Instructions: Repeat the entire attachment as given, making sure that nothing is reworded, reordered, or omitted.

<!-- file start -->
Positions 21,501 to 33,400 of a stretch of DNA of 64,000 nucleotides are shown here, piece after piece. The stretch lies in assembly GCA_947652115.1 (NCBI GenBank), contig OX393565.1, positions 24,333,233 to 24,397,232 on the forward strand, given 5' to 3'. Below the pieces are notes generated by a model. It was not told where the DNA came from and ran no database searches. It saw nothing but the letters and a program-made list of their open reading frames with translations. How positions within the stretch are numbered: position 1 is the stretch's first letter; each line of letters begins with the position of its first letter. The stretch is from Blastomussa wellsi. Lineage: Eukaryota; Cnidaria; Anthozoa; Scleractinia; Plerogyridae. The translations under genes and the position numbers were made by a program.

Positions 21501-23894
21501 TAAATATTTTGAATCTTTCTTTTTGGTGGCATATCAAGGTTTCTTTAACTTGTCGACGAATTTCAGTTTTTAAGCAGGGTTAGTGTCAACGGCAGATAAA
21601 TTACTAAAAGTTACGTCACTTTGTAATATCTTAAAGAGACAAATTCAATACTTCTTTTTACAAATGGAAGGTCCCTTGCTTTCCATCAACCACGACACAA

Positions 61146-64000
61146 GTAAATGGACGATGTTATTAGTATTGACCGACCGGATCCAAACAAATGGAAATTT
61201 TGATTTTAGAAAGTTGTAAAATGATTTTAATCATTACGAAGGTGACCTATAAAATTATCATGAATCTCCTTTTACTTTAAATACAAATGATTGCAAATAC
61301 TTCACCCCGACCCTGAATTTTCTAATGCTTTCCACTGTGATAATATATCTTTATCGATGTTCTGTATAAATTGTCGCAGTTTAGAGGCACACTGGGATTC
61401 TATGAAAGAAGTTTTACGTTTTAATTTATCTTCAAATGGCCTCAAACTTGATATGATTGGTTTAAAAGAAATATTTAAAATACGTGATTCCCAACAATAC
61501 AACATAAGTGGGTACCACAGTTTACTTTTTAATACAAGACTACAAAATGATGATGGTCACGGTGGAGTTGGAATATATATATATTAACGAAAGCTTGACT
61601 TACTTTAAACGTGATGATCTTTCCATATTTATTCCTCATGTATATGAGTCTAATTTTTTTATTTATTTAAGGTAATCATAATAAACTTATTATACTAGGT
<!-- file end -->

Positions 21,501 to 33,400 of a stretch of DNA of 64,000 nucleotides are shown here, piece after piece. The stretch lies in assembly GCA_947652115.1 (NCBI GenBank), contig OX393565.1, positions 24,333,233 to 24,397,232 on the forward strand, given 5' to 3'. Below the pieces are notes generated by a model. It was not told where the DNA came from and ran no database searches. It saw nothing but the letters and a program-made list of their open reading frames with translations. How positions within the stretch are numbered: position 1 is the stretch's first letter; each line of letters begins with the position of its first letter. The stretch is from Blastomussa wellsi. Lineage: Eukaryota; Cnidaria; Anthozoa; Scleractinia; Plerogyridae. The translations under genes and the position numbers were made by a program.

Positions 21501-23894
21501 TAAATATTTTGAATCTTTCTTTTTGGTGGCATATCAAGGTTTCTTTAACTTGTCGACGAATTTCAGTTTTTAAGCAGGGTTAGTGTCAACGGCAGATAAA
21601 TTACTAAAAGTTACGTCACTTTGTAATATCTTAAAGAGACAAATTCAATACTTCTTTTTACAAATGGAAGGTCCCTTGCTTTCCATCAACCACGACACAA

Positions 61146-64000
61146 GTAAATGGACGATGTTATTAGTATTGACCGACCGGATCCAAACAAATGGAAATTT
61201 TGATTTTAGAAAGTTGTAAAATGATTTTAATCATTACGAAGGTGACCTATAAAATTATCATGAATCTCCTTTTACTTTAAATACAAATGATTGCAAATAC
61301 TTCACCCCGACCCTGAATTTTCTAATGCTTTCCACTGTGATAATATATCTTTATCGATGTTCTGTATAAATTGTCGCAGTTTAGAGGCACACTGGGATTC
61401 TATGAAAGAAGTTTTACGTTTTAATTTATCTTCAAATGGCCTCAAACTTGATATGATTGGTTTAAAAGAAATATTTAAAATACGTGATTCCCAACAATAC
61501 AACATAAGTGGGTACCACAGTTTACTTTTTAATACAAGACTACAAAATGATGATGGTCACGGTGGAGTTGGAATATATATATATTAACGAAAGCTTGACT
61601 TACTTTAAACGTGATGATCTTTCCATATTTATTCCTCATGTATATGAGTCTAATTTTTTTATTTATTTAAGGTAATCATAATAAACTTATTATACTAGGT